At the end of all my years, I hope to hear the words, “My good and faithful servant.”  But I’m learning that faithfulness is in the small, usually unseen moments that, over time, shape the sum.  Like small strokes or impressions, intentionally and continuously made.  Stepping back reveals the reward.  In the up close, everyday life, these small choices to do and give and serve may have seemed mundane, tedious, unimportant.  But a life of faithfulness stands as a great testament.  And beyond the doing and the serving, I’m learning two things – Faithfulness requires faith, and faithfulness is to Jesus.

The boys were studying the life of Noah the other day, learning that God’s commission to build the ark + zoo cost him over a hundred years!  Can you imagine what faith was required to continuously gather the supplies, to shape and craft this vessel, to endure curiosity and ridicule, to believe that at the end of it all, rain would come and flood the world?  But faith brought forth a life of faithfulness – not to the task, not to the boat, but to God Himself.  Noah believed God, and loved Him day in and day out.

 And what will be said of my own life?  That I did good things?  Or was gifted in some way?  That I spent my days giving and serving?  Or will it be that I loved Jesus with all that I am and was spent completely for His good pleasure?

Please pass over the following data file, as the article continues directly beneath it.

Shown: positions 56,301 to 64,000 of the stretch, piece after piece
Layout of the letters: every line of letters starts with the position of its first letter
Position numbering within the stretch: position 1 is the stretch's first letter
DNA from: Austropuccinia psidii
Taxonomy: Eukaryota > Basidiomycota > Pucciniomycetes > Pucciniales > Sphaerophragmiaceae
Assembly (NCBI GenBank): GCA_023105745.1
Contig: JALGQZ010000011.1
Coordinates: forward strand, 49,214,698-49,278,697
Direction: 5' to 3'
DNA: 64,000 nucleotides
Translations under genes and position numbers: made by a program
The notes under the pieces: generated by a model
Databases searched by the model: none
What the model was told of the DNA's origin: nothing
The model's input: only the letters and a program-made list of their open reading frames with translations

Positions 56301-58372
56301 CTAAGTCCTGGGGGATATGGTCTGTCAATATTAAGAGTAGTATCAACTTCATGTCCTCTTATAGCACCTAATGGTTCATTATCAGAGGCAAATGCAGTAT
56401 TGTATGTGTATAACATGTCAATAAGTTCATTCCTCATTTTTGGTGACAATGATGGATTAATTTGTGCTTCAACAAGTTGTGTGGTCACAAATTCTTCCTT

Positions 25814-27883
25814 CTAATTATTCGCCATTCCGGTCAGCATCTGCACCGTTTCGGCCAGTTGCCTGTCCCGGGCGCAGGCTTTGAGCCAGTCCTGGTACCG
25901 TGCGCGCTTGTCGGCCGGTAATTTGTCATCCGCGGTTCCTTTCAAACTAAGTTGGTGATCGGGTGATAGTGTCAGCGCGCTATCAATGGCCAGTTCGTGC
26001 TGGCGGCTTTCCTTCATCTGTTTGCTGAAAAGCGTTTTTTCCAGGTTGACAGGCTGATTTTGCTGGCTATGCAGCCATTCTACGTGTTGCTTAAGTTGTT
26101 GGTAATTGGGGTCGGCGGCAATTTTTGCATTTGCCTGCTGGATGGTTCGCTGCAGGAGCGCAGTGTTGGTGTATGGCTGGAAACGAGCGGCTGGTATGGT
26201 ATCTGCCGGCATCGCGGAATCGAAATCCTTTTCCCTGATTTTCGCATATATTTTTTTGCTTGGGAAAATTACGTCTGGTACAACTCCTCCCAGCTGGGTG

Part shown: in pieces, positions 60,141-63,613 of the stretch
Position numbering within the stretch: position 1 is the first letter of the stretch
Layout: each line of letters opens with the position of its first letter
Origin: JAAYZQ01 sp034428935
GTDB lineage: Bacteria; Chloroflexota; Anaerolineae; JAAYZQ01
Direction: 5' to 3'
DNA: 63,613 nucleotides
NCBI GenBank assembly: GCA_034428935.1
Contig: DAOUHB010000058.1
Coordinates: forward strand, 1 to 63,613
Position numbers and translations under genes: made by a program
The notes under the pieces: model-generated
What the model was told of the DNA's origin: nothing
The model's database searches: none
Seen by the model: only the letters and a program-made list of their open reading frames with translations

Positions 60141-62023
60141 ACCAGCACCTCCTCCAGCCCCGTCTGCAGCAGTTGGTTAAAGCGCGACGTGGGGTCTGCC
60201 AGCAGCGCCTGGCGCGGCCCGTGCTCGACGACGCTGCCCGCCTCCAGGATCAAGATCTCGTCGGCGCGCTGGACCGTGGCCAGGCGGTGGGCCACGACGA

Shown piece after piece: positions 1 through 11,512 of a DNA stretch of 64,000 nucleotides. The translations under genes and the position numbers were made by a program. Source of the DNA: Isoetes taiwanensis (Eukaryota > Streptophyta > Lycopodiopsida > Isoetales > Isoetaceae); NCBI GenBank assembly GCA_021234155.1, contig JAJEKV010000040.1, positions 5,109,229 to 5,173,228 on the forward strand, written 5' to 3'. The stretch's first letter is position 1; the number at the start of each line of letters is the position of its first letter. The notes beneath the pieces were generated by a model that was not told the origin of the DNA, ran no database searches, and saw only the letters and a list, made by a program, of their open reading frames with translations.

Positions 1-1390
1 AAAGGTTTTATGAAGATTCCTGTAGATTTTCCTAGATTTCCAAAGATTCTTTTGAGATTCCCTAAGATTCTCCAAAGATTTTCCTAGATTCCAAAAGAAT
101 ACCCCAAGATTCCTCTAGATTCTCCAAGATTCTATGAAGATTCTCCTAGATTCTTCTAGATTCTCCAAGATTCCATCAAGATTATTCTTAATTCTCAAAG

The year ahead really is full, of potential and of grace.  For each day ahead, I pray the Lord finds me faithful.


I wanted to share too, many of you heard us talk about a girl named Liana as we were preparing to come to Ireland.  When we first visited in 2015, her parents shared how she was the only Christian in her school, among hundreds of kids.  At her young age (5 at the time) she’d already faced instances of ridicule for her beliefs.  God is doing an amazing work here.  For the first time in a long while, more children in Ireland are growing up in Christian homes.  The culture is changing, but these young believers are part of the 1% of Evangelicals in this country.  They are learning to live out their faith in a place that can be very difficult on Christians.

Since our arrival in October, we’ve gotten to hang out with Liana and her family several times.  She holds her own with our boys and I’m grateful for her sweet girly influence in their lives.  We were Facetiming with someone in the States the other night and they asked the boys if they were making friends here.  Silas told them about a few kids and then talked about Liana and how much they enjoy hanging out with her.  I’m so thankful for the community God is giving us here.


So much is at stake as we say Yes to the Lord, as we choose daily to follow Him where He leads.  May we steward well the days He sets before us and be found faithful.